It has been a fact of modern developing India that nearly 90% of its workforce is engaged in the unorganized sector, and that this fact has been dealt with so far only academically or for research oriented purpose. Most of the unorganized workers are daily wagers with no commitment by the employers to provide work on a continued basis and even those with monthly salaries have no job security or agreements. A sizable chunk of this workforce constitutes the migrant workers who go to other states in search of livelihoods. All the major cities of India have hundreds of thousands of migrant laborers engaged in all kinds of activities from construction work to plying cycle rickshaws. Some of them are able to rent accommodation while some others live on the pavement tenements, slums and even on roads and bridges.
It is preposterous to imagine that a problem of such immense proportions was not anticipated by the government of India while imposing the Lockdown from 24th March, 2020. If fact, it is perhaps due to the ‘immense proportion’ statistics that the government considered it practically or logistically impossible to manage. They also might have thought that making elaborate preparations to tackle the issue could very well defeat the purpose of lockdown or delay it ominously. Besides, the main focus that time was ‘save lives’ by preventing the possible exponential spread of the novel Coronavirus, and so, the government wanted everyone stay home or to stay on wherever they were. The most desired ‘stay home’ mission got derailed immediately, because the moment lockdown was imposed all the employers dismissed the workers without even paying due wages or salaries, and asked them to leave. Suddenly, millions of migrant workers found themselves workless and penniless, and those who were in rented accommodation could no longer afford to stay on. They found themselves shelter less too, and the desperation to go to their home states grew and grew.
Of course, the concerned state governments, NGOs, religious institutions and others jumped into the humanitarian fray and claimed or even bragged about giving shelter and food to all with the slogan ‘no one will go hungry’. However, as we mentioned earlier, achieving a mammoth job such as this, involving millions, was practically or logically impossible. The migrant workers protested in large numbers complaining of ‘no work-no shelter-no food-no money’ almost in all the cities; they thought they would surely die of hunger if not by COVID infection and wanted to go home at any cost. The government did boast of controlling the spread of the virus effectively, and slowly brought in the issue of ‘livelihood’ in the later versions of the lockdown; however, they still did not do anything to reduce the sufferings of the floating distressed millions. And the migrant workers started walking hundreds of miles home-some dying on the way of exhaustion while some others getting mowed down by cars, trucks and goods trains; some of them who could afford to spend a few bucks tried for rides on trucks or tempos or any mode of transport at least for some parts of the journeys, with some of them still not spared by tragic accidents.
Finally during Lockdown 3.0 the government of India started providing trains for the workers-with no social distancing maintained, but only to clear the huge unmanageable loads of humanity. Running of hundreds of trains with various state governments arranging buses has not still achieved the goal, and workers continue to walk home. At the moment, scores of such helpless humans are getting killed in accidents daily. Shivers run down your spine when you imagine the inhuman scenario; hundreds of workers-men, women and children-carrying head-loads of luggage walking on the highways in scorching heat with no or little stock of water or food; trying to rest their tired bodies on the concrete-rough of the roads at night only to resume in the morning. And the parallel scenario: other vehicles-SUVs, media vans, goods carriers and the like-kept on passing them; media interviewing them, police checkpoints and inter-state border authorities monitoring or allowing them; but nobody helped them or even tried to reduce their agony a bit.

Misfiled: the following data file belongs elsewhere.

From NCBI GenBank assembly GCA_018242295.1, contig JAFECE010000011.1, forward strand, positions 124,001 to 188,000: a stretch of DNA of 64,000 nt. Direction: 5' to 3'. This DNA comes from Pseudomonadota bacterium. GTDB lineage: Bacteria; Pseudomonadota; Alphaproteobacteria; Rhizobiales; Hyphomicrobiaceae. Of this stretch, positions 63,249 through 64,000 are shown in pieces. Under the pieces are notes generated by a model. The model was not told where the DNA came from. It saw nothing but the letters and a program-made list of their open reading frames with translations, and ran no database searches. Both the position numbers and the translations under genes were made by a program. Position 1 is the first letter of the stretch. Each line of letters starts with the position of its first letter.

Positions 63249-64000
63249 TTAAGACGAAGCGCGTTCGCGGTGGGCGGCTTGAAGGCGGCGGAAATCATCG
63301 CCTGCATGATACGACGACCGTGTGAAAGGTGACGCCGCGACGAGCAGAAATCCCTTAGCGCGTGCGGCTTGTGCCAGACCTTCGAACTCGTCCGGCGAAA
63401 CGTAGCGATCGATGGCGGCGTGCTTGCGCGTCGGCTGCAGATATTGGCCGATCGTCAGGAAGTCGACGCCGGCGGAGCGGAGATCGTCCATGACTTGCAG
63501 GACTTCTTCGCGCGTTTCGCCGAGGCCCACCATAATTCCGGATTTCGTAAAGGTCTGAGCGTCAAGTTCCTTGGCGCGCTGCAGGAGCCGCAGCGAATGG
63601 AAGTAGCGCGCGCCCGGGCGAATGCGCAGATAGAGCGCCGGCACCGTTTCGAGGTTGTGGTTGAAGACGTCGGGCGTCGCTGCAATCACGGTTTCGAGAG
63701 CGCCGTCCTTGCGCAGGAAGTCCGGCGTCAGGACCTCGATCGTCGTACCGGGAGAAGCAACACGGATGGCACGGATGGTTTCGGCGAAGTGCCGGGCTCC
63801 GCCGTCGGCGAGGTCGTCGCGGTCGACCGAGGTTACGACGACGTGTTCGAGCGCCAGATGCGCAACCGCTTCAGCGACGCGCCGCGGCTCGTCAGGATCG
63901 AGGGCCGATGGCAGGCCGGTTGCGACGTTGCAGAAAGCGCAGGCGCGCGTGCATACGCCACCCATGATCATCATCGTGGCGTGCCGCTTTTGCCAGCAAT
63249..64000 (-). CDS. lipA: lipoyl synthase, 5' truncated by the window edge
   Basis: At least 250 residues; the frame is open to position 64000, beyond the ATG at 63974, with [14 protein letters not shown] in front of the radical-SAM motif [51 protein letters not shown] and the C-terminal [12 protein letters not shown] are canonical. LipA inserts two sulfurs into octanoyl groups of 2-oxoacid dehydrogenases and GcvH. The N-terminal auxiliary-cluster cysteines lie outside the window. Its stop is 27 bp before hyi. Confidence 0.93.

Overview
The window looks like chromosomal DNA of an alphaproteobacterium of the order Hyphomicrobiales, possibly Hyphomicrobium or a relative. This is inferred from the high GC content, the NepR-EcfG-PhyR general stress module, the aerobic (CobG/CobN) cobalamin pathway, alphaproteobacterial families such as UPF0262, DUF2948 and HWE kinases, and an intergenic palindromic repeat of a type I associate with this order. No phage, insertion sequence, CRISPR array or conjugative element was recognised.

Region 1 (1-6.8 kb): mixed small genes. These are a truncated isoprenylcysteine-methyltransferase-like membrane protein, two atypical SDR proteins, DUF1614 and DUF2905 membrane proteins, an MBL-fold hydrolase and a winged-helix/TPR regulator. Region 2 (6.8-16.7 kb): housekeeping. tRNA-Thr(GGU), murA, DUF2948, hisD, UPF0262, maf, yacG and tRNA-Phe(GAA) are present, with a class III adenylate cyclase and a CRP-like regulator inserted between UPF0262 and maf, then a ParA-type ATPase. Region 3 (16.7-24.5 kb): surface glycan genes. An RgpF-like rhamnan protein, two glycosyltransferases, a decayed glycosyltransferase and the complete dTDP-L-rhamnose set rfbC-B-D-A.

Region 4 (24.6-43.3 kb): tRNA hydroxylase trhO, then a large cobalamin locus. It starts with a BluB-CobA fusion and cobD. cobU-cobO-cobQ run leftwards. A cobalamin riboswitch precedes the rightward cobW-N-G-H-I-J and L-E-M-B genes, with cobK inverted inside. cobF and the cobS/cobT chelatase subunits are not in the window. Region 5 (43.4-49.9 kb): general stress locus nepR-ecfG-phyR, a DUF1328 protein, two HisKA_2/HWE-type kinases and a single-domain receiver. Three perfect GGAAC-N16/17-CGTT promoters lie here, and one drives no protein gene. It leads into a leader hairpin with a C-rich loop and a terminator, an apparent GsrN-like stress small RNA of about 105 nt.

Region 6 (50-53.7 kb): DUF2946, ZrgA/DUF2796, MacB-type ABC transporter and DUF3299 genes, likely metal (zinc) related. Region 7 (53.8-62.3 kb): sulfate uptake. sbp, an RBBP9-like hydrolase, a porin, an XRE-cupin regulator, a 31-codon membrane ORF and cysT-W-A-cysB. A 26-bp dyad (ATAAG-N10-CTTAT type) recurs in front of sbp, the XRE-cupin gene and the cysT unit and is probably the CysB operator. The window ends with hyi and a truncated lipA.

Yes, you are asked to stay home and stay safe, and some of us somehow can afford it. But the luckless migrant workers struggle to reach home with many of them never ever reaching- getting killed just few kilometers away from their sweet homes. Stay home irony! This staggering Indian reality hits you hard, very hard indeed, and you have no one to bank upon to tackle this problem. The decades-old reality has come to the fore now, COVID-10 makes it impossible to avoid it any further. However, in India money is always power: power to influence or lobby or to pressurize, and since this vast mass of humanity has no money power it is still uncertain if the authorities would finally try all means handling this issue, if at all. After all the sufferings and misery, some money is being allocated now for their welfare. Irony again!
Chinmay Chakravarty is a professional specialized in the creative field with over two decades of experience in journalistic writing, media co-ordination, film script writing, film dubbing, film & video making, management of international film festivals and editing of books & journals. Proficient in providing professional services in these related fields. Was an officer of Indian Information Service and superannuated from the post of Director, Press Information Bureau, Kolkata in November, 2019. Published his first solo book ‘Laugh and Let Laugh’ in 2017.
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